In yesterday’s post I have explored how to use Service Bus queues as a transport to communicate between a WCF client and a service. In today’s post I will show you WCF pub/sub messaging using the topics and subscriptions. A subscription behaves exactly like a queue for reads while a topic behaves exactly like a queue for writes. This metaphor maps nicely to WCF where our services would listen on different subscriptions while the clients would send messages to a single topic. Service Bus would automatically forward matching messages to correct services.
For this example, I have created a simple order service as shown below. The Write extension simply writes to the console using a certain color assigned to a particular host. I have used this to distinguish the service host receiving the messages.
Next I use the Management API to create topics & related subscriptions.
Both subscriptions has a filter applied to them and only the messages matching this filter would be delivered to the subscription. I then create two separate service hosts simulating separate services running in different cities. I assigned ‘Cyan’ color to the London host (simulated service hosted in London) and ‘Yellow’ to the Reading Host (Service hosted in Reading).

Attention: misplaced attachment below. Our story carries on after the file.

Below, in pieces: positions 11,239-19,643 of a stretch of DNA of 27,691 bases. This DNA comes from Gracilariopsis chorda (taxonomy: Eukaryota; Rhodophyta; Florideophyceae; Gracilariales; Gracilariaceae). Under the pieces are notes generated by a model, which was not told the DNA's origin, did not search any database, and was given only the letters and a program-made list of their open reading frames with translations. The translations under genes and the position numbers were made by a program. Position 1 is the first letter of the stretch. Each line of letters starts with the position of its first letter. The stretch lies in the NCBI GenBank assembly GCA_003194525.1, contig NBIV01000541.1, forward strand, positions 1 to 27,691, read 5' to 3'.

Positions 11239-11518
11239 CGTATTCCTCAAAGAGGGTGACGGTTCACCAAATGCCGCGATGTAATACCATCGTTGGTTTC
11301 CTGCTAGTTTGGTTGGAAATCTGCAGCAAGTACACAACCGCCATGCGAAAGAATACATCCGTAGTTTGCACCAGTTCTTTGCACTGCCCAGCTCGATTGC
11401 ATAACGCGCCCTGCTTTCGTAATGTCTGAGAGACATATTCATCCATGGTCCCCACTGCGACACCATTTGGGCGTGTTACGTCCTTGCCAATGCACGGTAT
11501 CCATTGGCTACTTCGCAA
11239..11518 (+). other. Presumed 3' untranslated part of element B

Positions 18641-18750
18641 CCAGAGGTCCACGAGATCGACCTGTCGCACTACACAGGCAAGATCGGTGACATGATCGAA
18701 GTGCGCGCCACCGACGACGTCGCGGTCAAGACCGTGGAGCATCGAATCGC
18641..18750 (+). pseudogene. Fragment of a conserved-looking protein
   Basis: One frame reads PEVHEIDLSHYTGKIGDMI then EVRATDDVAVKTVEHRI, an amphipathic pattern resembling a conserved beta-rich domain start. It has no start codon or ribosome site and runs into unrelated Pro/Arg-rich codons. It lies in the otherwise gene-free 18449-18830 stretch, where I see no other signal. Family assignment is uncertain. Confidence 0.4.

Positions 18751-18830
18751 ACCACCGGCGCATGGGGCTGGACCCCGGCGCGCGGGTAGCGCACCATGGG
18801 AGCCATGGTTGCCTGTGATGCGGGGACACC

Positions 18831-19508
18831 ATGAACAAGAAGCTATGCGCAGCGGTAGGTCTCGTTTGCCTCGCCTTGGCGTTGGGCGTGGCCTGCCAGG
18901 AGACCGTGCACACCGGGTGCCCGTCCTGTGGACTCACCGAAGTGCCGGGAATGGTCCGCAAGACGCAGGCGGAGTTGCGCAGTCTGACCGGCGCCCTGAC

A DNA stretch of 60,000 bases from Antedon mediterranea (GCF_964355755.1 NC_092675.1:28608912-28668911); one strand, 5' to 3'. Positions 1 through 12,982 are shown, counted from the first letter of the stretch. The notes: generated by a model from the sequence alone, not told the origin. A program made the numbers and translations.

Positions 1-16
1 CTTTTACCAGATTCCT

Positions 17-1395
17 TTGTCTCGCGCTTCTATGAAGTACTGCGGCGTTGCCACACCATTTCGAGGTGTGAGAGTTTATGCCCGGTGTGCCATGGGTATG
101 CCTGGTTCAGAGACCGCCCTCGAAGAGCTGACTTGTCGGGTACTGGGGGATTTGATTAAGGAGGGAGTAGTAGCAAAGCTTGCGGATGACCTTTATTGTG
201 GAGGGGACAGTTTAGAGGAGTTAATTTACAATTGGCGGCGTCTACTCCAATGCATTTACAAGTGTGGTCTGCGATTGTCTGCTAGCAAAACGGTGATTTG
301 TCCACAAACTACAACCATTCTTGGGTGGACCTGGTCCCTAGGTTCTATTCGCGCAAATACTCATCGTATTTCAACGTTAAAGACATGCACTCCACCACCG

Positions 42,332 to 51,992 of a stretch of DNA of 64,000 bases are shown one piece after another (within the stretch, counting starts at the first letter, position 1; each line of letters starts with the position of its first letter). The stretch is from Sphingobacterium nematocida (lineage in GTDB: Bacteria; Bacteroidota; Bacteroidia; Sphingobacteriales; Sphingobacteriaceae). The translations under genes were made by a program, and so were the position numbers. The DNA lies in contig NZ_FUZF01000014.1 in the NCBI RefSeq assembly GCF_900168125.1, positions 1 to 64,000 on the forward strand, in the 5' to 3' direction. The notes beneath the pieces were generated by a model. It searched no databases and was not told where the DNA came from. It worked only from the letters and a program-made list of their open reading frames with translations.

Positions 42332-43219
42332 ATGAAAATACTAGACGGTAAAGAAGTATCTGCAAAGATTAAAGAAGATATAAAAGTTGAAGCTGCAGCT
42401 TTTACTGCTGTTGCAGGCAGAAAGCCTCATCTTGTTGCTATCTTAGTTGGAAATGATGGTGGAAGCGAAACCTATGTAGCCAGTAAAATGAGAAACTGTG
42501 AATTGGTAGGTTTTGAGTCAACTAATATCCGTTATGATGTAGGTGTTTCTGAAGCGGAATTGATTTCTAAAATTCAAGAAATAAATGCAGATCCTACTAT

Next I have created a simple WCF client using the ChannelFactory API and used it to send messages to the topic. In the current CTP, you have to set the filter properties separately on the BrokeredMessage object, which is a native ServiceBus message object and is different from the WCF Message object.
ServiceBusMessagingBinding automatically converts the WCF message object (generated by the proxy object) to a BrokeredMessage object which is then sent to ServiceBus. On the receive side a similar conversion happens from BrokeredMessage to a WCF Message which is then on to WCF Service. To set BrokeredMessage specific properties, we need to create a BrokeredMessageProperty object, set the properties on it and add it to generated WCF messages. ServiceBusMessagingBinding looks for this property and copy all the properties to the BrokeredMessage object it creates. I’m doing exactly the same using the OperationContextScope below.
As you can see from the following output that the ‘london’ message was received by London host (‘yellow’) while the ‘reading’ message was received by Reading (‘cyan’) service host.
Finally yes it looks bit ugly that I have to specify these promoted/filter properties separately from their WCF contract values. Ideally ServiceBus APIs should have picked up the ShipCity property from my Order object. Unfortunately in the current CTP you have to do this separately as I have shown you in the above snippet. In the next post I’ll show how you can extend WCF so that it automatically picks these ‘filter properties’ from operations parameters or WCF DataContract(s).